Jute sacks instead of plastic bags, bicycles instead of cars and weekly markets instead of supermarkets. Neo-ecology is considered the most important megatrend of the 2020s. Environmental awareness has long since become mainstream and is also shaking up the definition of luxury. It not only changes social values, our everyday life and politics, but also challenges classic entrepreneurial thinking. Environmental awareness and sustainability are becoming important business drivers. Instead of focusing solely on maximizing profits, companies are increasingly being asked to integrate sustainability, degrowth and public good into their planning. The sports and outdoor industry in particular must resolve the conflict of objectives between experiencing nature and preserving nature. The increasing expectation of better working conditions, raw material-saving materials and low-CO2 infrastructure and logistics affects all sectors. Politics is driving this trend. In March 2020, the European Commission passed the Circular Economy Action Plan (CEAP). It is intended to initiate the transition to a circular economy in Europe. This megatrend is compelling because it is vital for all of us that qualitative growth does not replace quantitative growth too late.

5. Urbanization and mobility: Urban planning meets traffic turnaround
Los Angeles, New York, Paris, Shanghai, Tokyo, Mexico City and Berlin are some of the key cities defined by Adidas that have a significant impact on people’s lifestyles. The key city strategy makes sense because more and more people are living in cities and urbanization is also affecting the countryside. Living space consumption per capita is increasing worldwide. Contrasts between town and country will increasingly dissolve. Life plans that were once urban, such as individuality and pluralism, are now reaching the countryside. Conversely, village structures are also developing in the city, and the neighborhood becomes the center of life. A city worth living in today is defined by access to nature and sport – green and water areas, sports facilities such as basketball courts, running tracks, half-pipes or bouldering halls are becoming meeting places. The city is becoming a sports and cultural playground and a direct consequence of this is the “Urban Outdoor” trend. Smart cities are emerging and contain technology-driven infrastructure solutions: Smart water treatment or cooling green skyscrapers for overheated cities are still small-minded concepts.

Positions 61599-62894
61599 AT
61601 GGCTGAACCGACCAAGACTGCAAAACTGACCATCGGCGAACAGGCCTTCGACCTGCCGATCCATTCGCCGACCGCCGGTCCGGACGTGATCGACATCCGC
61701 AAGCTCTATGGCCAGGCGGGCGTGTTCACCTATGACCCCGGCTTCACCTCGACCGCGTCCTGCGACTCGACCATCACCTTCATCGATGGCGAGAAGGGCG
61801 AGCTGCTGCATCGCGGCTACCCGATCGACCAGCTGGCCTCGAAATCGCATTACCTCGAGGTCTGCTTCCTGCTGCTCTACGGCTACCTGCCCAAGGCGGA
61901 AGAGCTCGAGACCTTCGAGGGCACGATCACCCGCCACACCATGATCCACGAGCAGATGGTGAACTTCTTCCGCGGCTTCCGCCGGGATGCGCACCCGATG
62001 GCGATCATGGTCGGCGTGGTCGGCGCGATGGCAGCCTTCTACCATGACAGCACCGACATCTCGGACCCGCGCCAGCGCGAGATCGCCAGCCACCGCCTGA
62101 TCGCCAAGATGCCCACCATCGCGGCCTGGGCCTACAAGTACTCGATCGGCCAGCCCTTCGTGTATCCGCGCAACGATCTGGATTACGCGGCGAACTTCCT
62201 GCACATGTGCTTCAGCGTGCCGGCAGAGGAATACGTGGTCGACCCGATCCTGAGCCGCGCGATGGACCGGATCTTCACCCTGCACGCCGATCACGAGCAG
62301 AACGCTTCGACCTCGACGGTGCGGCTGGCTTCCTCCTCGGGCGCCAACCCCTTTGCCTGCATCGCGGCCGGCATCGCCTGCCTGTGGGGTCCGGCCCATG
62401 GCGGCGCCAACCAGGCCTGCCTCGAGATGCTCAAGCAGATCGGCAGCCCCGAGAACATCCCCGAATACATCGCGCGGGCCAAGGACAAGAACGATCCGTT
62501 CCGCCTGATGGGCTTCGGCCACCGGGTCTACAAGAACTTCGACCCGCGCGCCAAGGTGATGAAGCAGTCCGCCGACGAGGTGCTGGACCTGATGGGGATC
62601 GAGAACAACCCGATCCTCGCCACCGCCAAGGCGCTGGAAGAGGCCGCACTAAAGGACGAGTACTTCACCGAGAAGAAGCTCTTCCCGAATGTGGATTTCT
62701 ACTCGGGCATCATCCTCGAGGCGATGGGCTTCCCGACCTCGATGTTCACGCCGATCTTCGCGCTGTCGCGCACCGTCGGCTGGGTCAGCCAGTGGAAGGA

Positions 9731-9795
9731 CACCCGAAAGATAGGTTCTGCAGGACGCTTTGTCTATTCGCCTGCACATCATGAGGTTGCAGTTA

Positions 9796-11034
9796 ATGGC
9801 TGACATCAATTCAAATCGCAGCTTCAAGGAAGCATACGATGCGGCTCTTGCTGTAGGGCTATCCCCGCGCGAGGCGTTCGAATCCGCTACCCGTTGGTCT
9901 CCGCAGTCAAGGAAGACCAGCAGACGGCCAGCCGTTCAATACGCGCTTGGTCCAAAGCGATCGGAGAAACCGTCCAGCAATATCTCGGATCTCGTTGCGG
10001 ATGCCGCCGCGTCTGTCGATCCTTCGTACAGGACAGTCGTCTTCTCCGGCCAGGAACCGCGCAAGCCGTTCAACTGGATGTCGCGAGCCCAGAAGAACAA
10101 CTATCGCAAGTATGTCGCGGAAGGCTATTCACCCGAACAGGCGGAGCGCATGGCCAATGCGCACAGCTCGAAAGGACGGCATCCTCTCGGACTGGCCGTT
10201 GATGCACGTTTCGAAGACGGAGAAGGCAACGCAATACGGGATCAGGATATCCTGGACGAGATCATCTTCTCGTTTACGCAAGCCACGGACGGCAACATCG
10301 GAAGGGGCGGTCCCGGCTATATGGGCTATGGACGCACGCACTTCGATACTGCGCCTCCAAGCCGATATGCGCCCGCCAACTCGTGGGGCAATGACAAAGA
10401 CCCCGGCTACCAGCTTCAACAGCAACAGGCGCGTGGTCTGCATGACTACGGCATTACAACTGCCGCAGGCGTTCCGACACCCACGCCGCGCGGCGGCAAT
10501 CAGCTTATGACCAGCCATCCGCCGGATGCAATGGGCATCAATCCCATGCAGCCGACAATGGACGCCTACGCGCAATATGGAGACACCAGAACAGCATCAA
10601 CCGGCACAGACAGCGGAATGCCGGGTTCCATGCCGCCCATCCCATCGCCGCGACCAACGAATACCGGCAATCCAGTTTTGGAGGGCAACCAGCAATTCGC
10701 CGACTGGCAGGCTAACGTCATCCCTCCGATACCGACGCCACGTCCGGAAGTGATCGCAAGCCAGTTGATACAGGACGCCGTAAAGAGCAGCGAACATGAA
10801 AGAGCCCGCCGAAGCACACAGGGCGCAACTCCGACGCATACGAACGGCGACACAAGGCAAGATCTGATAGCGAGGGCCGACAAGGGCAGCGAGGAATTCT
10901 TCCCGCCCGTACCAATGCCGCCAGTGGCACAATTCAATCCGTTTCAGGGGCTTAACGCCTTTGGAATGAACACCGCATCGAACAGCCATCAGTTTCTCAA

The concept of mobility is in the midst of change – “driving pleasure” must be reinvented when autonomous driving becomes reality and the car is just one component among many in the mobility concept of the individual. The “third space” is the moment that is gained during autonomous driving between home and work. Above all, the automotive industry wants to use this driving time to promote mental and physical health. This third room will eventually join “Seamless Mobility”. The seamless transition of different mobility solutions – public transport meets car sharing meets bicycle and more – this is because the mobility revolution is led by the bicycle, above all through its electrification. The bicycle boom will continue. Wide cycle paths with e-bikes, bike-sharing stations and cargo bikes are increasingly shaping the cityscape.

6. Live and Excited: The Thrill of the Unrepeatable
“Collect memories, not money” is a saying that younger generations like to quote on Instagram & Co. Behind this is not only Generation Y and its questioning character, but the increasing value of unique moments in a networked world. More on-demand entertainment offerings and always-on access to information, faster internet and cheaper cloud storage increase the value of unique moments and turn them into very special experiences.

The growing number of film, food and music festivals before the pandemic was already a clear phenomenon for this. In the foreground, however, is the moment of live sports. You can usually follow the path of suffering or success of the athletes over the course of the season, but above all the end result is uncertain until the end. The tension of uncertainty towers over everything. As soon as the result is known, it is already available in all media, so the unique live experience cannot be recreated by “replay”. Missed is missed and meaning is gone.

Not only does sport, its sponsors, betting providers and event organizers with their periphery from gastronomy and hotel industry etc. benefit from this, but above all media platforms that transport the live moment outside of free TV. Thus, the range of sports competitions is getting bigger and more diverse. The growth of e-sports and the Twitch platform is one example among many. And it’s true, the more meaningful a moment, the more likely it is that it will want to be captured. This is where a completely different industry comes into play. It is clear that the importance of the live moment and thus of the event is not only increasing because of the pandemic.